On May 6, 2003, Margaret executed a "Proof of Death Claimant's Statement" under the $1 million policy which was submitted to American General for processing. Margaret never submitted a similar claim form under the $4 million policy. On May 28, 2003, American General forwarded a check to Margaret for $600,000, 60% of the $1 million policy. After paying the claims submitted by creditors under the $4 million policy, American General sent a letter to Margaret along with a check for $25,354.98, what remained of her 60% share of the $4 million policy after all business creditors had been paid. On August 4, 2004, after receiving claim statements from the remaining beneficiaries, American General sent four checks in the amount of $4,225.83 to Haley Stilwell, Megan Stilwell, Jamie Stilwell, and Heidi Stilwell.
On November 25, 2003, Margaret filed a Petition for Bankruptcy pursuant to Chapter 7 of the Bankruptcy Code. Janko and TFG did not assert a claim in the bankruptcy estate because the debt owed them was satisfied through American General's payment of the life insurance proceeds. On April 27, 2004, Margaret received a discharge of her debts in the bankruptcy proceedings.
Summary judgment is granted "if the pleadings, depositions, answers to interrogatories, and admissions on file, together with the affidavits, if any, show that there is no genuine issue as to any material fact and that the moving party is entitled to a judgment as a matter of law." Fed. R. Civ. P. 56(c); see also Celotex Corp. v. Catrett, 477 U.S. 317, 322-23 (1986). In ruling on a motion for summary judgment, the court must decide, based on the evidence of record, whether there is any material dispute of fact that requires a trial. Waldridge v. American Hoechst Corp., 24 F.3d 918, 920 (7th Cir. 1994). In reaching this decision, the court must consider the evidence in the light most favorable to the party opposing summary judgment. Adickes v. S.H. Kress & Co., 398 U.S. 144, 158-59 (1970). The burden of establishing that no genuine issue of material fact exists rests with the movant. Jakubiec v. Cities Serv. Co., 844 F.2d 470, 473 (7th Cir. 1988).
Plaintiffs argues that Defendant breached the terms of the life insurance contract when, according to Plaintiffs, it paid FMIB and TFG more than they were entitled pursuant to the assignments issued under the policy. Plaintiffs argue that Margaret authorized only one assignment of the proceeds of James' life insurance policy to FMIB in the amount of $1,000,000 and one to TFG in the amount of $250,000. With regard to TFG, Plaintiffs argue that while TFG may have been owed more, TFG was entitled to recover only $250,000 because that was the limit of its assignment under the policy.*fn1
Defendant argues that its payments to FMIB and TFG were permissible under the policy because TFG held assignments totaling $2,250,000 under the life insurance policy because of Janko's assignment of its rights under the policy to TFG. Defendant argues that this assignment was accomplished in the November 16, 2000, Assignment and Assumption Agreement entered into between Janko and TFG and the November 21, 2000, Release of Assignment form completed by Janko. Plaintiffs respond by arguing that the assignment from Janko to TFG was invalid because the document submitted by Janko to American General was a complete release of Janko's rights under the life insurance policy rather than a transfer of its rights to TFG.*fn2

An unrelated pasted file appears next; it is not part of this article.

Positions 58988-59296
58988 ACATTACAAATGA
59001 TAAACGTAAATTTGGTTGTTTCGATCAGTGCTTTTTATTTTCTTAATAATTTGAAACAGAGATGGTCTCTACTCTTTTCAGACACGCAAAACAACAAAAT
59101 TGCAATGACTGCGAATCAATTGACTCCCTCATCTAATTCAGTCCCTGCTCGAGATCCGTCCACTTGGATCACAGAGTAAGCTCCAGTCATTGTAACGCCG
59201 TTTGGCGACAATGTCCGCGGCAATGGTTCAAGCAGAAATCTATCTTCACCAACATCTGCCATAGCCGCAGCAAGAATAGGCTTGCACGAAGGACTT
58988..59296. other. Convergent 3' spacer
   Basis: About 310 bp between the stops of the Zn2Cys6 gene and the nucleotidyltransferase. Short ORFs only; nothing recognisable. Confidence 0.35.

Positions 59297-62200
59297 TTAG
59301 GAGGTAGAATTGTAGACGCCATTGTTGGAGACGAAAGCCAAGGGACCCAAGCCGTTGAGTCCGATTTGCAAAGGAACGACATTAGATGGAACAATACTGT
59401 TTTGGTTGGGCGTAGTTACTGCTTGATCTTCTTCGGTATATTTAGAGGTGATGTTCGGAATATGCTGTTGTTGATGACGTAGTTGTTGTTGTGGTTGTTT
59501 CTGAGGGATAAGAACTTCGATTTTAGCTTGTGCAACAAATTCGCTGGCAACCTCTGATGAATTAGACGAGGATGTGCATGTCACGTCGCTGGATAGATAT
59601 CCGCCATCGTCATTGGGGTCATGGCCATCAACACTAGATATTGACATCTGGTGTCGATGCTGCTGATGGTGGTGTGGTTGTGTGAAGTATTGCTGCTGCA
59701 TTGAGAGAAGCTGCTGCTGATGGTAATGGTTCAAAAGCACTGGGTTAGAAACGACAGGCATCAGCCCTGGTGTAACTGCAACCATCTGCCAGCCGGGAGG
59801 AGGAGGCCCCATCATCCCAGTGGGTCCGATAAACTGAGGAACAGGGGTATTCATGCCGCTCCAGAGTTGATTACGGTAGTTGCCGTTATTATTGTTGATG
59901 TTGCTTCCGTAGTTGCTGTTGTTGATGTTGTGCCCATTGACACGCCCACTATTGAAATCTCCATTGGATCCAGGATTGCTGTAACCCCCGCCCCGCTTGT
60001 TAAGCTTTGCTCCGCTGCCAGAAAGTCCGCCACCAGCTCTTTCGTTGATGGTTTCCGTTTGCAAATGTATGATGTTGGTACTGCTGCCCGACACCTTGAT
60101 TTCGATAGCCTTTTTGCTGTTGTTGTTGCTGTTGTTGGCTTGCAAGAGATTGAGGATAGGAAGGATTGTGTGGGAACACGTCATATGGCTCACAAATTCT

The central issue in this matter is whether American General complied with the life insurance policy it issued to James in paying proceeds to TFG and FMIB as a result of the assignment from Janko rather than paying the proceeds to Plaintiffs. The policy provides that "[a]ll rights of the owner and any revocable beneficiary are subject to the rights of any assignee on record with us." There is no issue that James and Margaret assigned $2 million under the policy to Janko. Thus, this court must determine if Janko validly assigned its interest in the policy to TFG and FMIB.*fn3 If so, this court must determine if TMG and FMIB recorded that assignment with American General because the policy states with regard to assignments that "[n]o assignment of this policy will be binding on us [American General] until filed with us in writing and recorded by us."
Pursuant to Illinois law,*fn4 an assignment occurs "when there is a transfer of some identifiable interest from the assignor to the assignee." Northwest Diversified, Inc. v. Desai, 818 N.E.2d 753, 761 (Ill. App. Ct. 2004). "Assignments are governed by contract law, and an assignment is subject to the same requisites for validity as are other contracts, such as intent, mutuality of assent, capacity to contract, legal subject matter, and consideration." Northwest, 818 N.E.2d at 761. The determination of whether a valid assignment was made is "to be determined according to the intention of the parties, and that intention is a question of fact to be derived not only from the instruments executed by them, but from the surrounding circumstances." Northwest, 818 N.E.2d at 761, quoting Rivan Die Mold Corp. v. Stewart-Warner Corp., 325 N.E.2d 357, 361 (Ill. App. Ct. 1975). If a valid assignment has been made, "the assignee acquires all of the interest of the assignor in the property that is transferred." Northwest, 818 N.E.2d at 761, quoting Buck v. Illinois Nat'l Bank & Trust Co., 223 N.E.2d 167, 169 (Ill. App. Ct. 1967).